168

It's not necessarily about "good UI design", but much more about taking all measures to prevent accidental deletion and ensure that the user is fully aware of what they are deleting. This blog entry here captures it quite well: Instead of giving users a confirmation button that they could mistakenly press, give them a text field and ask them to type ...


51

Just to be clear "good" UI design doesn't mean giving the user what they want. It often means helping the user to be a better version of themselves. In addition to what's already been mentioned, this pattern (and several like it) allow the UI to reduce speed. In general muscle memory -> speed -> mistakes -> sad path. Imagine that you're doing work in ...


15

This is to ensure that: You understand the danger of what you're doing. Most importantly, that you're actually deleting the right repo. If a user has a lot of repos with long names, it can be easy to get them mixed up. Typing the name is a good way to make sure you don't nuke the wrong one, which would be really really bad.


9

In my opinion, an extra modal with a bright red button that does't respond to keyboard actions (like the Enter key) would suffice. One would have to move their mouse onto the bright red button to click it for an extra layer of caution. This is less cumbersome and the disability to simply hit the Enter key is both simple and effective. (emphasis added) Are ...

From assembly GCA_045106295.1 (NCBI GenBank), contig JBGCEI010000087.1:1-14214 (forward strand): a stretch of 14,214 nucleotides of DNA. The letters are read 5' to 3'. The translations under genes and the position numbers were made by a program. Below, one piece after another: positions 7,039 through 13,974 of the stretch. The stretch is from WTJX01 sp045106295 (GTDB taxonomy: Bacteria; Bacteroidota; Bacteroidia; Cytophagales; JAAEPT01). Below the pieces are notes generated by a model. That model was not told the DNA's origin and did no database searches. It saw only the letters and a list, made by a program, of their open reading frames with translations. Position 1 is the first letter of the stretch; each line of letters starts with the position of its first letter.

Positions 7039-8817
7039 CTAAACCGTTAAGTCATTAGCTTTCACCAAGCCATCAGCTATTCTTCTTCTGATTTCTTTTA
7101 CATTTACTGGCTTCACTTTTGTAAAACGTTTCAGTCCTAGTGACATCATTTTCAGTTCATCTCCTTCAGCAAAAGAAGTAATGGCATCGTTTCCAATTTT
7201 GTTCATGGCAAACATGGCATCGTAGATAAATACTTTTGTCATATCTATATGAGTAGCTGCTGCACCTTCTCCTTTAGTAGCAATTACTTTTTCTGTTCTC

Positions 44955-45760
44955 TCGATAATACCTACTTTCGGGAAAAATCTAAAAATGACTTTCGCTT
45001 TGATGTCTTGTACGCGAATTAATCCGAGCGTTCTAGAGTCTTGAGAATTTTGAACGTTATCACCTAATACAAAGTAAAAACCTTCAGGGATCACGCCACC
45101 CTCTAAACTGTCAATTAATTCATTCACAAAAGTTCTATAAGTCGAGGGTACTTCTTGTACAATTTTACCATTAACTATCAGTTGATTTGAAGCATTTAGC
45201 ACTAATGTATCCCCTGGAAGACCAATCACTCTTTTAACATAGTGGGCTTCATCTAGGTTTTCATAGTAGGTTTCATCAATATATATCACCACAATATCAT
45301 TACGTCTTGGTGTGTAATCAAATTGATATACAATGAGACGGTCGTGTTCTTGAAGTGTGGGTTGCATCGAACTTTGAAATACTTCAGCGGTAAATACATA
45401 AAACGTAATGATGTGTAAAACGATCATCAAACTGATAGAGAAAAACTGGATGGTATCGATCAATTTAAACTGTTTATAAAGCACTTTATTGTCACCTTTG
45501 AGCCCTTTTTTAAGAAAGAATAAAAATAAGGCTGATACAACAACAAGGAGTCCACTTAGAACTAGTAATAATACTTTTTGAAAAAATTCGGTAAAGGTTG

9

I remap an unused keyboard key (via AutoHotKey) for intermittent use as a left-mouse-click to decrease strain from overuse of my mousing wrist, and sometimes (rarely) hit that key in the wrong spot when multitasking. I've also occasionally bumped the mouse itself and unintentionally clicked a button on a dialog. While "don't make me think" is a very good ...


9

It's not easy to propose an answer without seeing all the visual page content. These are some general concepts. The design problem is not the text, in fact the statement of the question says that it already has a solution: a maximum of 50-80 characters per line. The problem is the container frame and the structural lines created by the images. There's a ...


5

I already made what I call accidental mistakes: my hand shifted the second I pressed the button (wanted "Cancel", got "OK"). Alternatively: an ad popped up and shifted the page. the instruction was so confusing that I pressed the wrong button (of course not the less destructive one) I was "oh no no no" and in panic pressed the wrong button I may or may not ...


3

This is a really great question. However, I think we need more information about the actual experience you're trying to build to give you an adequate answer. I'd start by thinking about your users' goals. Are your use cases dependent on precision? Are they trying to analyze a massive list of these tiny amounts of currency? In many foreign exchange ...


3